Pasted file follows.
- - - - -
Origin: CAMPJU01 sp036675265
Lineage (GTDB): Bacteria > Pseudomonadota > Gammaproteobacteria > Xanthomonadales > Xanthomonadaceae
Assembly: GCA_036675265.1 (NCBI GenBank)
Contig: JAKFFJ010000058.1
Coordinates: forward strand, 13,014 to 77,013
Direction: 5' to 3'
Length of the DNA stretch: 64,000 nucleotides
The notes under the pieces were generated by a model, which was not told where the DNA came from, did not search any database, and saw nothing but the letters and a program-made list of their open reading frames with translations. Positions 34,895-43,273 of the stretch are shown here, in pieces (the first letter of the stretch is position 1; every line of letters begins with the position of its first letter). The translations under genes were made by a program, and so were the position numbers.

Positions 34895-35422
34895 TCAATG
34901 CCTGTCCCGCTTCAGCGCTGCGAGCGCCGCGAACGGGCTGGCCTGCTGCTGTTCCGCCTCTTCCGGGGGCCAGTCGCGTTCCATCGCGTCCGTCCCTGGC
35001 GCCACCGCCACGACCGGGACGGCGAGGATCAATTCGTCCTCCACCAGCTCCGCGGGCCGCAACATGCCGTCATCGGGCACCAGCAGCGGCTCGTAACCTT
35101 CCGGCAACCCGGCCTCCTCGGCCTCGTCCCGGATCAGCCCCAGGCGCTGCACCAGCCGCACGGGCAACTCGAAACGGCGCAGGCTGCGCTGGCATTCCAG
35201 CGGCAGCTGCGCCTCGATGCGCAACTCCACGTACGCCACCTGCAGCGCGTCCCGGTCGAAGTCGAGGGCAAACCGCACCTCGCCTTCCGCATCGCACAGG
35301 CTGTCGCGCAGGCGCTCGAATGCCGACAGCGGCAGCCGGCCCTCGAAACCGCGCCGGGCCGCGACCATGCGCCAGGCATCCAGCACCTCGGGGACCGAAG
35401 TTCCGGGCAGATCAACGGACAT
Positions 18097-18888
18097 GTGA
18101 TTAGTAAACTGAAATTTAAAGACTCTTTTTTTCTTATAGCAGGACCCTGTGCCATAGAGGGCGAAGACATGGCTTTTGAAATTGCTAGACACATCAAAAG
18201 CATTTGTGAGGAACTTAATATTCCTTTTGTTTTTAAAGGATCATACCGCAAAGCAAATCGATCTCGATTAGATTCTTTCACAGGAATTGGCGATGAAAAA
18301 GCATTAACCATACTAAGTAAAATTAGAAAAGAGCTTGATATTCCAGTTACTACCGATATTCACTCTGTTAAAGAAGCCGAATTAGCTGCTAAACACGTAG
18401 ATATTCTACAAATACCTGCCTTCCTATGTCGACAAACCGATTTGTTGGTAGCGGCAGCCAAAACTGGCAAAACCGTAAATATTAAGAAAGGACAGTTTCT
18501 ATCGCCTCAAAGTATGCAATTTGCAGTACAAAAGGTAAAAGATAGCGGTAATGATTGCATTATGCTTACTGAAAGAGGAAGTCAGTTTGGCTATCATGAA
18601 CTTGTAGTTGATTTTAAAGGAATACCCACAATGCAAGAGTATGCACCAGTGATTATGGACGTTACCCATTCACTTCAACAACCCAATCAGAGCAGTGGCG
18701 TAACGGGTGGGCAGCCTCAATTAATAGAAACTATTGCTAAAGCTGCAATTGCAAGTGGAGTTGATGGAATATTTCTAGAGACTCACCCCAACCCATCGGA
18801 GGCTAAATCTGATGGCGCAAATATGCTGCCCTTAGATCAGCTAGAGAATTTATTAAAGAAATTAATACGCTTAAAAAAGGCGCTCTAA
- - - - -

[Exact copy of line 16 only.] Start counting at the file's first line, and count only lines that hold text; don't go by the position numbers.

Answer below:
35401 TTCCGGGCAGATCAACGGACAT